Yep, I’ve been reading like a fiend all week, and I ran across a real gem that I want to share with you. I found Troll or Derby by Red Tash from a blurb in a Facebook group. The title intrigued me, so I clicked the link. After admiring the cover and the product description, I posted a comment on FB that I liked the title. The author replied back that the sequels would be Troll or Park and Troll or Trash. I was hooked. I clicked back to and downloaded the kindle version immediately. It’s the best $2.99 I’ve spent in a long time.
   Troll or Derby is Paranormal Americana at its best. It starts out at a dead run as teenaged Roller Deb rescues her older sister from a meth lab fire and the pace only increases from there. Ms. Tash is a former journalist, and it shows. There is not a wasted word in the whole story. There’s no time for background explanations or character development. You need to keep your head up and your eyes and ears open and get ready to duck ‘cause the next thing’s coming at you already. Yet somehow, amidst all the chaos, I came to know the characters and their world pretty well by the end of the book and am eagerly awaiting the sequel.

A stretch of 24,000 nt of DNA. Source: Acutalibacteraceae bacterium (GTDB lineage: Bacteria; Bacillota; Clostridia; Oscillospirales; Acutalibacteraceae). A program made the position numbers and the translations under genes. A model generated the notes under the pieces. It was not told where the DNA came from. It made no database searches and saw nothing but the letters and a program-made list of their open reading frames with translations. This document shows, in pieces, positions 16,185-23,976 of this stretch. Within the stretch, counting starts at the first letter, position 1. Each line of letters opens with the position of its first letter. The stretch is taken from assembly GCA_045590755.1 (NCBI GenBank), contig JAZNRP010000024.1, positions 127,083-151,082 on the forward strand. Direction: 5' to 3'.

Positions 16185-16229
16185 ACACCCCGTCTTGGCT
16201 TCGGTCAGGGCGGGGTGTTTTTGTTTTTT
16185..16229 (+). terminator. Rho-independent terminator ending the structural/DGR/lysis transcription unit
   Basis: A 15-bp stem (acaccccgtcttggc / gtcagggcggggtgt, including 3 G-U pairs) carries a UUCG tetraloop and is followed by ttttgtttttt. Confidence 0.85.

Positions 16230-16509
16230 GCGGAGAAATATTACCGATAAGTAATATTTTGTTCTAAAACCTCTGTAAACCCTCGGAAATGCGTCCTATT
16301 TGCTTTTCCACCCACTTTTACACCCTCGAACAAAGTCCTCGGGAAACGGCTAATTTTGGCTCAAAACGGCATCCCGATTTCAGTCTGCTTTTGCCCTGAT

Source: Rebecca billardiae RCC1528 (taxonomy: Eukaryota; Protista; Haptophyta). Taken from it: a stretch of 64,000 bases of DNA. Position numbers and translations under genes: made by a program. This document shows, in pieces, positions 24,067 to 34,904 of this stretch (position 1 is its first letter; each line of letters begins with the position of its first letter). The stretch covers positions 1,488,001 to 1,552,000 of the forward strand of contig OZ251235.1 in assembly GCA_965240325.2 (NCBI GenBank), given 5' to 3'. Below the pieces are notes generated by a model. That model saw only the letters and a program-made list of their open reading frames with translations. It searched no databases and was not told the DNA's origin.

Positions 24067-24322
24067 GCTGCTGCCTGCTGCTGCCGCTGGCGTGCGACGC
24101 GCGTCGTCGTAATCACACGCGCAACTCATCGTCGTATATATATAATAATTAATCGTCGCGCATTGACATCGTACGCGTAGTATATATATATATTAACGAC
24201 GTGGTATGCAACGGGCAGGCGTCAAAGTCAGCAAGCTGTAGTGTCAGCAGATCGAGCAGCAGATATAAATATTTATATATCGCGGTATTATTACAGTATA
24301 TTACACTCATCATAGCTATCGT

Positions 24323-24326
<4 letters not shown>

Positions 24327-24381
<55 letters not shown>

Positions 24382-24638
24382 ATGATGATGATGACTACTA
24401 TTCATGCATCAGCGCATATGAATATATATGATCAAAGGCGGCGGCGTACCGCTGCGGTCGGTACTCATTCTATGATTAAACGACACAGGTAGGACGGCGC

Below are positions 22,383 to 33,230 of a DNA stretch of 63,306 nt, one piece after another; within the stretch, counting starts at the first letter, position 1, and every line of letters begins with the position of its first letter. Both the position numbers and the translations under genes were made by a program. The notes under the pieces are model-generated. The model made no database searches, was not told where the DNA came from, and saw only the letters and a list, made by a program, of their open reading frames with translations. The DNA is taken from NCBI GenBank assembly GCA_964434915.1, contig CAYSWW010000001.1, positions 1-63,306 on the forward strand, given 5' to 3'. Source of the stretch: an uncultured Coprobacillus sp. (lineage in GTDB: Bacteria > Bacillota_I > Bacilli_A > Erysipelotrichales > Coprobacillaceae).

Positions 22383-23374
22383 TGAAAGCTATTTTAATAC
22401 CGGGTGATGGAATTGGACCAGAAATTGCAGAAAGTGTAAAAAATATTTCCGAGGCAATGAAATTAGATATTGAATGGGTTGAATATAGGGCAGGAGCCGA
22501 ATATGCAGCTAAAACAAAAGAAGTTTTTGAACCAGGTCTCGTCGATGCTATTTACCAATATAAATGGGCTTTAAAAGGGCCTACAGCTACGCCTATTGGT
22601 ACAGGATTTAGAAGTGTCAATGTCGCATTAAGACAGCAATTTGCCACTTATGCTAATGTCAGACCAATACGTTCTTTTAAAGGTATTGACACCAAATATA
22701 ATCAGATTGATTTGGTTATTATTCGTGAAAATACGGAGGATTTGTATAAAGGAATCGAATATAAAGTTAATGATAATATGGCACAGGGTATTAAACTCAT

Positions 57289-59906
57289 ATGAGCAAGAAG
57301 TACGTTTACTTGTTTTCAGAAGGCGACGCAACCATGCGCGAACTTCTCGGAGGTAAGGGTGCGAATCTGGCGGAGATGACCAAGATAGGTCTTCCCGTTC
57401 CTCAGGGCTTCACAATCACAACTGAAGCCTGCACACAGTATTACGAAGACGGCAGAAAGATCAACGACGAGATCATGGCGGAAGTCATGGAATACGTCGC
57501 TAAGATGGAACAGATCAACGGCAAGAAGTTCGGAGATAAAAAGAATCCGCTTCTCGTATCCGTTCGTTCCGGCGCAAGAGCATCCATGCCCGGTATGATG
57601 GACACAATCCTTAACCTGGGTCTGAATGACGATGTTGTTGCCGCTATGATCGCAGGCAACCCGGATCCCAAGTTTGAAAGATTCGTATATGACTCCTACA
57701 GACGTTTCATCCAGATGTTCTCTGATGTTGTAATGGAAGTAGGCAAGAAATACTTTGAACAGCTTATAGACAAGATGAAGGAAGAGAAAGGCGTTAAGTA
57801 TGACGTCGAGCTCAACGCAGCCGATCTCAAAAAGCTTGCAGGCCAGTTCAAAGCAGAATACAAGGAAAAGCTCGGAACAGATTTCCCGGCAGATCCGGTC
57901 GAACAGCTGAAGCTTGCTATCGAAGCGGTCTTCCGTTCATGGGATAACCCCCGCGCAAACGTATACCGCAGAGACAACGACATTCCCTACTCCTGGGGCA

That’s really all I’m going to say about both characters and plot. This is an action book and to describe any more of it would risk spoiling something for the reader. But aside from the pace there were two particular things I liked about the book that bear mentioning. The first is the author’s talent for saying much in few words. Here’s an example, where Deb sums up her relationship with the evil April, “My heart both longed for her and ached for its own stupidity, at the same time.” Man, it would have taken me half a chapter to say that!